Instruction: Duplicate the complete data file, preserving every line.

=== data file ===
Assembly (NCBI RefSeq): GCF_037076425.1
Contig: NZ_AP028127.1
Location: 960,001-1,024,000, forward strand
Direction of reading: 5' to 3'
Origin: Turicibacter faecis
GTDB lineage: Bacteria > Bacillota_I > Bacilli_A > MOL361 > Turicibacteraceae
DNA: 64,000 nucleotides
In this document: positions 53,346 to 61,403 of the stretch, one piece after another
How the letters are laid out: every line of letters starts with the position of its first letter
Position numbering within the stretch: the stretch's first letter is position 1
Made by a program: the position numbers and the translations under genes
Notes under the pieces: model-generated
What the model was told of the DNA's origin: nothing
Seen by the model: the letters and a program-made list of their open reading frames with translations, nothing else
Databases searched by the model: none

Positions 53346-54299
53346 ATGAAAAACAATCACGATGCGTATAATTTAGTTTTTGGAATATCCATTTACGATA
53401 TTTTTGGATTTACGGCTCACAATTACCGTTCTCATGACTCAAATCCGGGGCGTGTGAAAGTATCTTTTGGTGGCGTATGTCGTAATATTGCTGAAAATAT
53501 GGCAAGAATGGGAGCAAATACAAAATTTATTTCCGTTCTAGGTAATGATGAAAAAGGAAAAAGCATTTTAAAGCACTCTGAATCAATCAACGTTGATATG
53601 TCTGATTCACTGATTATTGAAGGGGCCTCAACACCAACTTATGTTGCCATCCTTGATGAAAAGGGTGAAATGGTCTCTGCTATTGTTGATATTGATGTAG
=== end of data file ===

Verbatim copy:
Assembly (NCBI RefSeq): GCF_037076425.1
Contig: NZ_AP028127.1
Location: 960,001-1,024,000, forward strand
Direction of reading: 5' to 3'
Origin: Turicibacter faecis
GTDB lineage: Bacteria > Bacillota_I > Bacilli_A > MOL361 > Turicibacteraceae
DNA: 64,000 nucleotides
In this document: positions 53,346 to 61,403 of the stretch, one piece after another
How the letters are laid out: every line of letters starts with the position of its first letter
Position numbering within the stretch: the stretch's first letter is position 1
Made by a program: the position numbers and the translations under genes
Notes under the pieces: model-generated
What the model was told of the DNA's origin: nothing
Seen by the model: the letters and a program-made list of their open reading frames with translations, nothing else
Databases searched by the model: none

Positions 53346-54299
53346 ATGAAAAACAATCACGATGCGTATAATTTAGTTTTTGGAATATCCATTTACGATA
53401 TTTTTGGATTTACGGCTCACAATTACCGTTCTCATGACTCAAATCCGGGGCGTGTGAAAGTATCTTTTGGTGGCGTATGTCGTAATATTGCTGAAAATAT
53501 GGCAAGAATGGGAGCAAATACAAAATTTATTTCCGTTCTAGGTAATGATGAAAAAGGAAAAAGCATTTTAAAGCACTCTGAATCAATCAACGTTGATATG
53601 TCTGATTCACTGATTATTGAAGGGGCCTCAACACCAACTTATGTTGCCATCCTTGATGAAAAGGGTGAAATGGTCTCTGCTATTGTTGATATTGATGTAG